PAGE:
In the last several years, Annie has spoken about private practice, virtual healthcare, insurance coding, marketing, business, privacy, and healthcare technology at top lactation conferences, including ILCA, GOLD, LCinPP, iLactation, and USLCA.
Annie has a BA from Franklin and Marshall College with a double major in American Studies & Theatre, Dance, and Film, and an MA in Cinema Studies from New York University. She lives in Queens, New York with her husband, their two children, and their two cats.
Panelist, “Equity-mindedness and Cultural Responsiveness in the Health and Lactation Space Panel” — USLCA DEI Learning Series, 2021
Collaboration Not Competition: Improving Lactation Outcomes Together — ILCA 2020
“Into the Unknown: Branding your Lactation Business with Storytelling” — USLCA Virtual Workshop 2020 “So, You want to start a Lactation Practice?”
Repairing the Leaks in the Boat: Privacy Risk Assessment and the Lactation Workflow — iLactation 2020
The Ethics of Digital Privacy and Lactation Practice — GOLD Lactation Online Conference 2020
Ask the Expert: Best Practices for Intake, Documentation, and Reporting — GOLD Lactation Online Conference 2020
The (Small) Business of Lactation During the COVID-19 Pandemic and Beyond — USLCA Webinar
How NOT to Negotiate Against Yourself: Hollywood A-List Strategies Made Simple: for Lactation Consultant Who Find it Difficult to Talk About Money — LCinPP 2020
Insurance Coding, Billing and Reimbursement for Lactation Services. — LILCA 2019
Repairing the Leaks in the Boat: HIPAA Risk Assessment and the IBCLC Workflow — USLCA 2019; NYLCA 2019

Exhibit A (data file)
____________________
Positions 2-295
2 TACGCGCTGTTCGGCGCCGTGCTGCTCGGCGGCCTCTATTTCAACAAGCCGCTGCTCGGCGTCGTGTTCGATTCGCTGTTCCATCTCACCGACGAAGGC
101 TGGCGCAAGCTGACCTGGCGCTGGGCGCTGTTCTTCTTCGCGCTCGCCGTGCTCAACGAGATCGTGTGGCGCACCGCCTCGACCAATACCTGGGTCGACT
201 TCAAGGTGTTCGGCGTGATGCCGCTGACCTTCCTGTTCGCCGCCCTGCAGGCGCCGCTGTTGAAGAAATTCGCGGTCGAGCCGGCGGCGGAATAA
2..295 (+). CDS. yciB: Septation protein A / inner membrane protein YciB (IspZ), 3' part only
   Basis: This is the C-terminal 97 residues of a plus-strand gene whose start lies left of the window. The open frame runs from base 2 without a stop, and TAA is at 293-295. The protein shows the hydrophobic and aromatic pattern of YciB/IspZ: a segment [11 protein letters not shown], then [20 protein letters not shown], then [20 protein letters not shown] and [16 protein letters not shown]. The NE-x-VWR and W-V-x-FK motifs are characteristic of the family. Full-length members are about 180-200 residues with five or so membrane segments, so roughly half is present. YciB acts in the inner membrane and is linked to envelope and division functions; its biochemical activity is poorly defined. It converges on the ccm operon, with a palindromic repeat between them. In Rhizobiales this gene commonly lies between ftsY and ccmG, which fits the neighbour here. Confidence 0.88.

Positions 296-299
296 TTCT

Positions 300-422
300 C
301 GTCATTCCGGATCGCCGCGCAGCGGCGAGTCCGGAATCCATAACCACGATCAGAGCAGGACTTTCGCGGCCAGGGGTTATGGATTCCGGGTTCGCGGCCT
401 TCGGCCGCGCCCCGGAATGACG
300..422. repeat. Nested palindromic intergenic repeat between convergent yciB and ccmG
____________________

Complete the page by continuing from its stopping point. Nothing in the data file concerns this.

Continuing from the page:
Demystifying Tech for the IBCLC: Incorporate Digital and Online Tools in your Lactation Workflow and Meet Your Ethical Obligations — LCinPP 2019
I’m available to speak to lactation consultants and perinatal professionals on topics such as:
As a professionals working with pregnant, birthing, and postpartum families, we should be working together towards three specific goals:
Equity In Action
The IBLCE Code of Professional Conduct states that the IBCLC is to “Treat all clients equitably without regard to ability/disability, gender identity, sexual orientation, sex, ethnicity, race, national origin, political persuasion, marital status, geographic location, religion, socioeconomic status, age, within the legal framework of the respective geo-political region or setting.”
To me, ethical integrity means implementing policies and procedures that not only meet my obligation to provide equitable care to families, but also to center equity in all of my professional and clinical communications and relationships.
As the owner of Annie Frisbie IBCLC, Inc, I commit to:
Annie Frisbie IBCLC, Inc actively supports the World Health Organization (WHO) International Code of Marketing of Breast-milk Substitutes and subsequent World Health Assembly (WHA) resolutions. Therefore, Annie Frisbie IBCLC, Inc is not a company, inclusive of manufacturers, distributors, or marketers, whose products fall within the scope of the World Health Organization (WHO) International Code of Marketing of Breast-milk Substitutes (1981) and subsequent World Health Assembly (WHA) resolutions (e.g., infant formula, bottles, and teats).